# Torque about a point given coordinates in three dimensions

1. Aug 30, 2014

### squelch

1. The problem statement, all variables and given/known data

Let $\vec{F}=2\hat{i}-3\hat{j}$ act on an object at point (5,1,3). Find the torque about the point (4,1,0)

2. Relevant equations

$\tau = \vec F \times \vec r$

3. The attempt at a solution

Please tell me if my procedure is correct.

Let the object occupy point A at (5,1,3) and let (4,1,0) be point B.
Subtracting the distances in each dimension from point A to point B, we see that $\vec{r}=-\hat{i}-3\hat{k}$

Because $\tau=\vec{F}\times\vec{r}$:
$$\tau = \left[ {\begin{array}{*{20}{c}} 2\\ { - 3}\\ 1 \end{array}} \right] \times \left[ {\begin{array}{*{20}{c}} { - 1}\\ 0\\ { - 3} \end{array}} \right] = 6\hat i + 5\hat j - \hat k$$

2. Aug 30, 2014

### Simon Bridge

I have some notes for you:
Conceptual niggle: surely the object may be large enough to encompass both points?

If B is the center of rotation, and A is the point the force is applied, then $\vec r = \overrightarrow{BA}$

$$\vec \tau = \vec r \times \vec F$$http://en.wikipedia.org/wiki/Torque
The order is important.

Since your $\vec r$ appears to be $\overrightarrow{AB}$ it may come out in the wash.
However, it is best practice to stick to standard definitions.

It can be useful to make the calculation more explicit too:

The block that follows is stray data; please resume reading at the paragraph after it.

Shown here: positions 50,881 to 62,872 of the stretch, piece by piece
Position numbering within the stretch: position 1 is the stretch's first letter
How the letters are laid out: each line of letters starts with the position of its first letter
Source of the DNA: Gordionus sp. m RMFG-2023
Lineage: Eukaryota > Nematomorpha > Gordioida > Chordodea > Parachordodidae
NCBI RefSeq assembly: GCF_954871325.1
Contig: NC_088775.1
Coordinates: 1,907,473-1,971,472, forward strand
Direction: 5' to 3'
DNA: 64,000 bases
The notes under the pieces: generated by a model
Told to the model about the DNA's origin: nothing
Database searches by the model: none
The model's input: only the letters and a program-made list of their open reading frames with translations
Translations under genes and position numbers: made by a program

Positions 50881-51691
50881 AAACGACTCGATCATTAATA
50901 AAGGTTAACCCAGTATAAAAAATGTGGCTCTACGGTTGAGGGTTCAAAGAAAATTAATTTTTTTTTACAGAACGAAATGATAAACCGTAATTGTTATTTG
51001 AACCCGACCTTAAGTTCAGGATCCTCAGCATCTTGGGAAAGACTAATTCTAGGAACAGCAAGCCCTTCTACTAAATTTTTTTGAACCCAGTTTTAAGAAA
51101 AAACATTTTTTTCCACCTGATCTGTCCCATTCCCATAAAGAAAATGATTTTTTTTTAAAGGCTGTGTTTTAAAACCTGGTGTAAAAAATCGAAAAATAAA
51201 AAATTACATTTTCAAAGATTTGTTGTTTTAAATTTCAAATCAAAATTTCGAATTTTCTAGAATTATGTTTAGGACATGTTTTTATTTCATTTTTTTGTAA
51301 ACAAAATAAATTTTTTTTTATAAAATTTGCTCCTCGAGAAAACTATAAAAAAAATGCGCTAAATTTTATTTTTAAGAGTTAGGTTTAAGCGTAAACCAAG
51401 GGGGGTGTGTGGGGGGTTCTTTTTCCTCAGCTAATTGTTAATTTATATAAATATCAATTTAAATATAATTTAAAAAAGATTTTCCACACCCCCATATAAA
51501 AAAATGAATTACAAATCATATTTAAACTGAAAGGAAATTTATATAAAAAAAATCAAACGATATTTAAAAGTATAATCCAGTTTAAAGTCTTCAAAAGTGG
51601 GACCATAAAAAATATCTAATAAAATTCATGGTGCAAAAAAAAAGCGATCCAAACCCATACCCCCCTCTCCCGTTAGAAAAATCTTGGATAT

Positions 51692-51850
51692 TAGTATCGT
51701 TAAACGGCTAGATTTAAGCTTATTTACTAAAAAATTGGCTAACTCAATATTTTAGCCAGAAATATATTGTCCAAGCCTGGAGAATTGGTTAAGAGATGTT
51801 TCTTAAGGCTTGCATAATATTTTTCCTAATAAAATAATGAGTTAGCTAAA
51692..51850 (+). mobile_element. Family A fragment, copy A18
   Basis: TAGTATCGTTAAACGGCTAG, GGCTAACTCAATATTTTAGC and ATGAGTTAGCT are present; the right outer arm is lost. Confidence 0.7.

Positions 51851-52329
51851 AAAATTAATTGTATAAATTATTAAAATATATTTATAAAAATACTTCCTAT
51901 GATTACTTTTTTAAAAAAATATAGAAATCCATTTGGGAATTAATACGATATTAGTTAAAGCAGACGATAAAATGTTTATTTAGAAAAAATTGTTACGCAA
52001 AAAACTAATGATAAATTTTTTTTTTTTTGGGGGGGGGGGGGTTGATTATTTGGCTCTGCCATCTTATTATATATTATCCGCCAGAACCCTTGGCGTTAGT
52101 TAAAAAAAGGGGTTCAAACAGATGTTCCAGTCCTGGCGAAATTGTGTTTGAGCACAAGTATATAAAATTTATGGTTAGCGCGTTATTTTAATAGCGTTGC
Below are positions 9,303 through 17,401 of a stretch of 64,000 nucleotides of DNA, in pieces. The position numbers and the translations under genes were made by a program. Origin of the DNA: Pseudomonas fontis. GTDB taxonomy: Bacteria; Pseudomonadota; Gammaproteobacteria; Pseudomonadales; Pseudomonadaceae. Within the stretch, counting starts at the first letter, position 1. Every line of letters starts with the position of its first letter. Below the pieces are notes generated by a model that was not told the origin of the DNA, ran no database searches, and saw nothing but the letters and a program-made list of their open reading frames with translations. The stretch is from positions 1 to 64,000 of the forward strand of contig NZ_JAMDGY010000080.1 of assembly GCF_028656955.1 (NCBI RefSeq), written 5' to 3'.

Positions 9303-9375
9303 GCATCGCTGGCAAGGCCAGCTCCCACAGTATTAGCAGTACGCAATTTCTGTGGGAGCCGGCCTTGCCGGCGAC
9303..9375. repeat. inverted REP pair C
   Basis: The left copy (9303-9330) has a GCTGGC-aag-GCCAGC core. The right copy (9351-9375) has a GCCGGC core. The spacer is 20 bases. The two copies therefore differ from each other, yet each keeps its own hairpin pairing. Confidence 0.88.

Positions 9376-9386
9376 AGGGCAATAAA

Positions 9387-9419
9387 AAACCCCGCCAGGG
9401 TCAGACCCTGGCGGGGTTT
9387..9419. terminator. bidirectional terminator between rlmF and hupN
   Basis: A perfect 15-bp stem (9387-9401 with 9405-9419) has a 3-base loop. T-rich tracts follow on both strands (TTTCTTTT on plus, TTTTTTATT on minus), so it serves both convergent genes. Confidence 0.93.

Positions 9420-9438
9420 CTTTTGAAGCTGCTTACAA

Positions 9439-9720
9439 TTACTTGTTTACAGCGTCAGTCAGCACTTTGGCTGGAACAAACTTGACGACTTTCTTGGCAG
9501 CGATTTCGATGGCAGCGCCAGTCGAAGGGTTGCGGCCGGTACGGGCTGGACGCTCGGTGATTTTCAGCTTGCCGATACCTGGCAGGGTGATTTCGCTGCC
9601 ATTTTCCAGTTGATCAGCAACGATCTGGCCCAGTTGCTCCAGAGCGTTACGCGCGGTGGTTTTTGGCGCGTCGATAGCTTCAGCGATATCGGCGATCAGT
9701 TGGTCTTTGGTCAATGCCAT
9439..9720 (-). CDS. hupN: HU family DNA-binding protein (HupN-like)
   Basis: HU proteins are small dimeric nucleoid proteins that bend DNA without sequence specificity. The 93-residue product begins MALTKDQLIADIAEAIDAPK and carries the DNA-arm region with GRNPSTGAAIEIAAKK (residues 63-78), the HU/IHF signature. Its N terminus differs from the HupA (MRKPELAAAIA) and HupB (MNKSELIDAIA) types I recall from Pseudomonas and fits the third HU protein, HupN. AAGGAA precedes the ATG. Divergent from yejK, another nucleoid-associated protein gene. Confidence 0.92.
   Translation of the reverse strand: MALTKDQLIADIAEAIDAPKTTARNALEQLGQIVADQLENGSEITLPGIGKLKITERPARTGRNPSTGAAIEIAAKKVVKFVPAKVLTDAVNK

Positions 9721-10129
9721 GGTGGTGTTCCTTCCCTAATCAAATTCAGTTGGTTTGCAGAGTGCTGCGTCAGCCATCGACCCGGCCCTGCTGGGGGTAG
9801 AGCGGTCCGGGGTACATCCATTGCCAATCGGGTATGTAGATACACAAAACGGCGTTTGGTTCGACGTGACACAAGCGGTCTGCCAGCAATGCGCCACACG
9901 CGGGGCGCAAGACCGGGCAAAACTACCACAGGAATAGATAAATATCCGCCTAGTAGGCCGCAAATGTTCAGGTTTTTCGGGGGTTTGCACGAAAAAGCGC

$$\vec r \times \vec F = \begin{vmatrix}\hat\imath & \hat\jmath & \hat k\\ r_x & r_y & r_z\\ F_x & F_y & F_z \end{vmatrix}$$
http://en.wikipedia.org/wiki/Cross_product#Matrix_notation

Last edited: Aug 30, 2014
3. Aug 30, 2014

### squelch

The way you described it (calling B the "center of rotation" and pointing out that the two points could be on the same object) really helped.

So the biggest problems you spotted was that I found $\vec{r}$ by subtracting each set of coordinates in the wrong order, and took the cross product in the wrong order? Essentially, that I was seeing things "backwards?" Other than that, was the procedure sound?

Also, the notation you used to make the calculation more explicit is what I had on paper, I just wasn't sure how to express it in latex :).

4. Aug 30, 2014

### Simon Bridge

Find the moment arm vector and cross it with the force vector ... that's the correct procedure all right.
There are other approaches but they are usually messier.

5. Aug 30, 2014

### squelch

Okay, so I corrected it on paper. What I have down is:

Let point A be (4,1,0), the center of rotation for a force $\vec{F}=2\hat{i}-3\hat{j}$ acting on an object at point B, (5,1,3). Then $\vec{r}=\vec{AB}=\hat{i}+3\hat{k}$.

Therefore,
$$\tau = \vec r \times \vec F = \left| {\begin{array}{*{20}{c}} {\hat i}&{\hat j}&{\hat k}\\ 1&0&3\\ 2&{ - 3}&0 \end{array}} \right| = 9\hat i - 5\hat j - 5\hat k$$

6. Aug 30, 2014

### haruspex

I get different coefficients for j and k.

7. Aug 30, 2014

### nrqed

And you are correct. Squelch, you made two small mistakes, probably due to inattention.

8. Aug 30, 2014

### squelch

I'm not seeing the mistake. I was taught to take the cross product in the way shown in the picture, summing the components from left to right and subtracting the components from right to left.

edit: yeah, wow, i see that mistake now

Last edited: Aug 31, 2014
9. Aug 31, 2014

### squelch

I tried a different method (taking determinant) and got 9i+6j-3k. Does that match up better?

10. Aug 31, 2014

### ehild

It is correct. Previously, you took the product 2*0*k=2k.

ehild